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The city's oldest section is "Gamla Stan" (Old Town), located on the original small islands of the city's earliest settlements and still featuring the medieval street layout. Some notable buildings of Gamla Stan are the large German Church (Tyska kyrkan) and several mansions and palaces: the Riddarhuset (the House of Nobility), the Bonde Palace, the Tessin Palace and the Oxenstierna Palace.

The oldest building in Stockholm is the Riddarholmskyrkan from the late 13th century. After a fire in 1697 when the original medieval castle was destroyed, Stockholm Palace was erected in a baroque style. Storkyrkan Cathedral, the episcopal seat of the Bishop of Stockholm, stands next to the castle. It was founded in the 13th century but is clad in a baroque exterior dating to the 18th century.

As early as the 15th century, the city had expanded outside of its original borders. Some pre-industrial, small-scale buildings from this era can still be found in Södermalm. During the 19th century and the age of industrialization Stockholm grew rapidly, with plans and architecture inspired by the large cities of the continent such as Berlin and Vienna. Notable works of this time period include public buildings such as the Royal Swedish Opera and private developments such as the luxury housing developments on Strandvägen.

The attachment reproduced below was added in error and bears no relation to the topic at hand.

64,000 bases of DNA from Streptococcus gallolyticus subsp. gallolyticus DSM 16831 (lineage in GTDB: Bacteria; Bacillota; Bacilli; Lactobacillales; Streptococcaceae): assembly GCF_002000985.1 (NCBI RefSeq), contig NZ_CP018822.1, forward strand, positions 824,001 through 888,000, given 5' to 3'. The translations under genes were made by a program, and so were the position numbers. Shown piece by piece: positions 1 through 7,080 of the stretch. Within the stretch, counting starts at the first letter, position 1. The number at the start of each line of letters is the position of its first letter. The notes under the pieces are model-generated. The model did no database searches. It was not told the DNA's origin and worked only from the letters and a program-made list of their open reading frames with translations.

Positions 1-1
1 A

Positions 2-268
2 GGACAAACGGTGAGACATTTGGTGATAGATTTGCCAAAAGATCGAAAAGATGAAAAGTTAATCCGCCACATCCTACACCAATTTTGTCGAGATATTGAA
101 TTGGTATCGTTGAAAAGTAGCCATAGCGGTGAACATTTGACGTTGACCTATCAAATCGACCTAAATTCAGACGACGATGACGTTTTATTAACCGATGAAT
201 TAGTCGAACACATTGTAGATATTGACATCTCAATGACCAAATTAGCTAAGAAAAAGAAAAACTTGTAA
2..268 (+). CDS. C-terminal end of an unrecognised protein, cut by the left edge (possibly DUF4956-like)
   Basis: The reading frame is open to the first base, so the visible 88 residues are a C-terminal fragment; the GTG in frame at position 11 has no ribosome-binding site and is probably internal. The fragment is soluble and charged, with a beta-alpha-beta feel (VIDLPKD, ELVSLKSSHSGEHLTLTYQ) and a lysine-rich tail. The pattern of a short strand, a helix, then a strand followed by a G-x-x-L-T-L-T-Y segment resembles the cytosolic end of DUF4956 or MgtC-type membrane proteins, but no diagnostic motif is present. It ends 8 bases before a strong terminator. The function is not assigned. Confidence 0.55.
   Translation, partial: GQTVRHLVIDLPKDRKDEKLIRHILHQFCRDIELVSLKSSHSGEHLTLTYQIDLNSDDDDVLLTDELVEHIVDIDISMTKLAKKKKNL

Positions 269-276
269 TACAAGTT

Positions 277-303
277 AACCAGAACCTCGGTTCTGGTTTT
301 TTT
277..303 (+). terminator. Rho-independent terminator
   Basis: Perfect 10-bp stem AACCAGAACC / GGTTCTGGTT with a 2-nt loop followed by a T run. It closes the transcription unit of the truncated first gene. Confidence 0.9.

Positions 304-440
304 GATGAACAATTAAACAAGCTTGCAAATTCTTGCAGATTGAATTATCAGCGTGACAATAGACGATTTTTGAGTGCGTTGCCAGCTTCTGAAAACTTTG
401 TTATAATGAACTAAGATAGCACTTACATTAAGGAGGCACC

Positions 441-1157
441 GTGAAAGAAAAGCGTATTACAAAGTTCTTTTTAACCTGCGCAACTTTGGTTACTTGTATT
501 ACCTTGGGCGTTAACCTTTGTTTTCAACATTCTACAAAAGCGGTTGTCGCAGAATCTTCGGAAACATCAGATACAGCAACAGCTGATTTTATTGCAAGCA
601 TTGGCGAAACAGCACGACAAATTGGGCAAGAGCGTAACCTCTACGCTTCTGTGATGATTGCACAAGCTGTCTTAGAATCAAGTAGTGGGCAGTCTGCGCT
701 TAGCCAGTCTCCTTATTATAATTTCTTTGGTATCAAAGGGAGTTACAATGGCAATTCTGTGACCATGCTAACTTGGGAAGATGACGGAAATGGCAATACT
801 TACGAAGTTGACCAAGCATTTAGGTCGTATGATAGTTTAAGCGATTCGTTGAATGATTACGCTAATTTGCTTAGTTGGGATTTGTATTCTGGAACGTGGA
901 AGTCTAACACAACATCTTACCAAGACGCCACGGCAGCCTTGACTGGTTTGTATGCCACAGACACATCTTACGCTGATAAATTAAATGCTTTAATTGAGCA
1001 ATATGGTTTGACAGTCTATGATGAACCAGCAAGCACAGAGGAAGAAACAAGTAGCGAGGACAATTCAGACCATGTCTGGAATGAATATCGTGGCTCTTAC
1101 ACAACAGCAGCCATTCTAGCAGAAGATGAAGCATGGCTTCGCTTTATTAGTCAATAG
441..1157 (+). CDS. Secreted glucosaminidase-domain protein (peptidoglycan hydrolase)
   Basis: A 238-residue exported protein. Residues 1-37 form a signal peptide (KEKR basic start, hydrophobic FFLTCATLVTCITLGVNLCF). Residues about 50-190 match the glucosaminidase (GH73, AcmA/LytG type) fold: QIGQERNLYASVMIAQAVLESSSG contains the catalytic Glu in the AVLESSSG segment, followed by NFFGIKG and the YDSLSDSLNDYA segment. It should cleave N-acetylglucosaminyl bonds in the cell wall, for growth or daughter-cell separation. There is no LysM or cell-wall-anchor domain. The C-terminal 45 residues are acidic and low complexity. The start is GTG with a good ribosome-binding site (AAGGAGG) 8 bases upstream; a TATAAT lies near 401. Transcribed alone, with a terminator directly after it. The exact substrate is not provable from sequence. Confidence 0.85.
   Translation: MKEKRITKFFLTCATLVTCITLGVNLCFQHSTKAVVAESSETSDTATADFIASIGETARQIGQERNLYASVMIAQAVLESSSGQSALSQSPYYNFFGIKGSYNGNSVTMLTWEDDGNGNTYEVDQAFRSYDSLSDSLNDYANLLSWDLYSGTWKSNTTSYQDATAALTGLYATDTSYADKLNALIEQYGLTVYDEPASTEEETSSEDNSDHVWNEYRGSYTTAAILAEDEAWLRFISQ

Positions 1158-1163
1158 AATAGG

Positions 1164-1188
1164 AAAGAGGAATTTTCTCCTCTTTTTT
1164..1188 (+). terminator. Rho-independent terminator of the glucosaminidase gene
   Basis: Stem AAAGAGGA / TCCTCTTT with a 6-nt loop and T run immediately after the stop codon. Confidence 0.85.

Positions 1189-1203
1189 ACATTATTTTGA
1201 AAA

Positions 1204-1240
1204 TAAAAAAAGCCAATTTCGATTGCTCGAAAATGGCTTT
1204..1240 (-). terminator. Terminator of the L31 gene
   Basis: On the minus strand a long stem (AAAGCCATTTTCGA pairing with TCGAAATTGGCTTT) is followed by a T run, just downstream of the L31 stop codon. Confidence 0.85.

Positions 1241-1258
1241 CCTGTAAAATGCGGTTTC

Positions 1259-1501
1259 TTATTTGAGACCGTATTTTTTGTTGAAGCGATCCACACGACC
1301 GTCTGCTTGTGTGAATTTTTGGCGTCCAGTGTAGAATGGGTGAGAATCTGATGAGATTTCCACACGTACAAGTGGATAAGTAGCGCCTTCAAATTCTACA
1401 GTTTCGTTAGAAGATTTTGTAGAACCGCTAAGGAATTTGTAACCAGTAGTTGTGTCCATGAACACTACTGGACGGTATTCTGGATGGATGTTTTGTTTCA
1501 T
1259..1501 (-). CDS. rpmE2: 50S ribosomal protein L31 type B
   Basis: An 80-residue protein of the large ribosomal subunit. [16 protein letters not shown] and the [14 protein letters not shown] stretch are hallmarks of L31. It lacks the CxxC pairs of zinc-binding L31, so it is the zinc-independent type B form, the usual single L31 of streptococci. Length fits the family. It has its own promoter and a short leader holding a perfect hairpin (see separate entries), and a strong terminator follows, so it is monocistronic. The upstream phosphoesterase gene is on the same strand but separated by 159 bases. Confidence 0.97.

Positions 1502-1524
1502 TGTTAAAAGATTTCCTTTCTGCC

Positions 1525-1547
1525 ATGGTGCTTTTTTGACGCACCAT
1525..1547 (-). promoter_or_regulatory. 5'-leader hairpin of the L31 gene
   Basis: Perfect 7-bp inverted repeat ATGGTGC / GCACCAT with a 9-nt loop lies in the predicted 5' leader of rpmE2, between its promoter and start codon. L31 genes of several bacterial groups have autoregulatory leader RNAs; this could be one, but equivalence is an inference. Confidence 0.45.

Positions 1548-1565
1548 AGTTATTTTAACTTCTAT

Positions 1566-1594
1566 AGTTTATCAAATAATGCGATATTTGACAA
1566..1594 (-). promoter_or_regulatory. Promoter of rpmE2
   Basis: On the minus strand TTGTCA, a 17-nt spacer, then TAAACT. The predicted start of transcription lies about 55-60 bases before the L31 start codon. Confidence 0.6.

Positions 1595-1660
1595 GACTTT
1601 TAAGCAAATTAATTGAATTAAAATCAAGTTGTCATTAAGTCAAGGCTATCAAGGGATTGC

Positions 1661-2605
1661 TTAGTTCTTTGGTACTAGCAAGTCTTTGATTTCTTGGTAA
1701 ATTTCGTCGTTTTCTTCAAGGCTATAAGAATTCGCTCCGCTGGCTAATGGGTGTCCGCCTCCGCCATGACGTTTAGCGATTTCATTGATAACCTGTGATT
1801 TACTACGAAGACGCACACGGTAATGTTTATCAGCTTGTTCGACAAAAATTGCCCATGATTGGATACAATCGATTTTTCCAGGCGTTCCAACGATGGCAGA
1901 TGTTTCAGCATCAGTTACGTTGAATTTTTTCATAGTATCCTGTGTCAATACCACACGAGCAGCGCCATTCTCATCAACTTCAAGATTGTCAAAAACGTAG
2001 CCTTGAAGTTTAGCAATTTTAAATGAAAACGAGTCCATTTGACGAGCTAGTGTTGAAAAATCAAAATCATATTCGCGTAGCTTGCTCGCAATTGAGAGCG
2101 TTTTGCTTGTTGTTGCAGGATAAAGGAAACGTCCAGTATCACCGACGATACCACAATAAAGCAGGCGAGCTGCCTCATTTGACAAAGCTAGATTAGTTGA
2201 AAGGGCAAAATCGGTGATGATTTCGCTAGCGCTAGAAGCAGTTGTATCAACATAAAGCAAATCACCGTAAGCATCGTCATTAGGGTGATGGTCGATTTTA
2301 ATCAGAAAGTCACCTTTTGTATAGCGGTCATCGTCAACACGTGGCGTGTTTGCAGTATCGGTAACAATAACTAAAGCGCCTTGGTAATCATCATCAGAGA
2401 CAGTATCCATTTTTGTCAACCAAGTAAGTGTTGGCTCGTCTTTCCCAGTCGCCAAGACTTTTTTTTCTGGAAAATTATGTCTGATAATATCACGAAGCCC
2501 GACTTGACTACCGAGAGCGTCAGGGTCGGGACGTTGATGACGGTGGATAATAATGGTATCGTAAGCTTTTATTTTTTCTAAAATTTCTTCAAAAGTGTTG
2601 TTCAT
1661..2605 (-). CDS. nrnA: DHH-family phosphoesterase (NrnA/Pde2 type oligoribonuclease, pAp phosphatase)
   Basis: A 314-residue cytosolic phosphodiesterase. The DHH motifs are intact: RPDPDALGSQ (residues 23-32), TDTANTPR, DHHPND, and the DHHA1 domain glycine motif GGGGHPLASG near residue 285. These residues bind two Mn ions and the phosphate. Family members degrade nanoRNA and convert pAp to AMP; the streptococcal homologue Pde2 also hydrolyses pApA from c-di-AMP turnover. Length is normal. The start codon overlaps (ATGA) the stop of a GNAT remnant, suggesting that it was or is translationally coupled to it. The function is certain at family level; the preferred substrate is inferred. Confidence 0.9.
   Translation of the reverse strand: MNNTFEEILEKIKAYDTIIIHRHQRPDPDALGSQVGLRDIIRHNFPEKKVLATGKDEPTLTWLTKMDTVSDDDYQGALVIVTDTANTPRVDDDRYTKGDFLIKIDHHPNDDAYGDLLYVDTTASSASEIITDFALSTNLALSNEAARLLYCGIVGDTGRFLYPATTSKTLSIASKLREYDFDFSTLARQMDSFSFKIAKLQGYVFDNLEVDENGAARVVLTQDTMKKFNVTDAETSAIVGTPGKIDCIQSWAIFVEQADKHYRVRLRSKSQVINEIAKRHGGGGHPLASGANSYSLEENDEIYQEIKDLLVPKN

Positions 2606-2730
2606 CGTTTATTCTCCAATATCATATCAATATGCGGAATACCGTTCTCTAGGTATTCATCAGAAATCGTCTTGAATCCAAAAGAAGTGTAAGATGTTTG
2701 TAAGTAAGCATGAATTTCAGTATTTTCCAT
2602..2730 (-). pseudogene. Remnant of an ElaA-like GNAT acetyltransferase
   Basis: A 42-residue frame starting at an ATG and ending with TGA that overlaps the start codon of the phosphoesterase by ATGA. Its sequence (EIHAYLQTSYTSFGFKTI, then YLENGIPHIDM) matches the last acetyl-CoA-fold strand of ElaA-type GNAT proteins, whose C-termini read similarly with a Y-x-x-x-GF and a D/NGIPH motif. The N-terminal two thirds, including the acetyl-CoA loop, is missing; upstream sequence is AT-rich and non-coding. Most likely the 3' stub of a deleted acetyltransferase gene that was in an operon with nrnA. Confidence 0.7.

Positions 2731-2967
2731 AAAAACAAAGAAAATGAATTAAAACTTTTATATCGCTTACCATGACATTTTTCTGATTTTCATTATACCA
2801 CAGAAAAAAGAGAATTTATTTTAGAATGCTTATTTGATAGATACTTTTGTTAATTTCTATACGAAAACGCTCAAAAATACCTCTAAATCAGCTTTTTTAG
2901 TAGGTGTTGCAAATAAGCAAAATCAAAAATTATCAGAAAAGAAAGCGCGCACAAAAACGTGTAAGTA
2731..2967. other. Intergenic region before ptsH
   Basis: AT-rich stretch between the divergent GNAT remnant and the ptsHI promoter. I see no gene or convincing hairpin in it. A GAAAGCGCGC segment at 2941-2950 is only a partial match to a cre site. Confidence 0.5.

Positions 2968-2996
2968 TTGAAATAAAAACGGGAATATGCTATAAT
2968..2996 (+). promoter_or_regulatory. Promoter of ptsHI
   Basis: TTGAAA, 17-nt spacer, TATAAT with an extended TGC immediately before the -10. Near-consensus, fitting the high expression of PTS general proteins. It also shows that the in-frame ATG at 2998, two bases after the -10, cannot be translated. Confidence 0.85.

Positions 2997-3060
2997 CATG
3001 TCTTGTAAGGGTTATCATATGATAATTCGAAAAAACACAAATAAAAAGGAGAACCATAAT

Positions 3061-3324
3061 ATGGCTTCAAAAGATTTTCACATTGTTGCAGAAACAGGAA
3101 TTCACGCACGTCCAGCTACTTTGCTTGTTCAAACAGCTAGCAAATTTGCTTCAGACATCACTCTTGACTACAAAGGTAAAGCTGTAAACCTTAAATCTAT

In the 20th century, a nationalistic push spurred a new architectural style inspired by medieval and renaissance ancestry as well as influences of the Jugend/Art Nouveau style. A key landmark of Stockholm, the Stockholm City Hall, was erected 1911-1923 by architect Ragnar Östberg. Other notable works of these times are the Stockholm Public Library and the Forest Cemetery, Skogskyrkogården.
Söder Torn, an 86 meter tall building in Södermalm.

In the 1930s modernism characterized the development of the city as it grew. New residential areas sprang up such as the development on Gärdet while industrial development added to the growth, such as the KF manufacturing industries on Kvarnholmen located in the Nacka Municipality. In the 1950s, suburban development entered a new phase with the introduction of the Stockholm metro. The modernist developments of Vällingby and Farsta were internationally praised. In the 1960s this suburban development continued but with the aesthetic of the times, the industrialized and mass-produced blocks of flats received a large amount of criticism.

At the same time that this suburban development was taking place, the most central areas of the inner city were being redesigned, known as Norrmalmsregleringen. Sergels Torg, with its five high-rise office towers was created in the 1960s, followed by the total clearance of large areas to make room for new development projects. The most notable buildings from this period is the ensemble of the House of Culture, City Theatre and National Bank at Sergels Torg, designed by architect Peter Celsing.

In the 1980s, the planning ideas of modernism were starting to be questioned, resulting in suburbs with a denser planning, such as Skarpnäck. In the 1990s this idea was taken further with the development of and old industrial area close to the inner city, resulting in a sort of mix of modernistic and urban planning in the new area of Hammarby Sjöstad.

The municipality has appointed an official "board of beauty" called "Skönhetsrådet" to protect and preserve the beauty of the city.
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Additional Photos by Daniel Draghici (dkmurphys) Gold Star Critiquer/Gold Star Workshop Editor/Gold Note Writer [C: 3872 W: 83 N: 5985] (48446)
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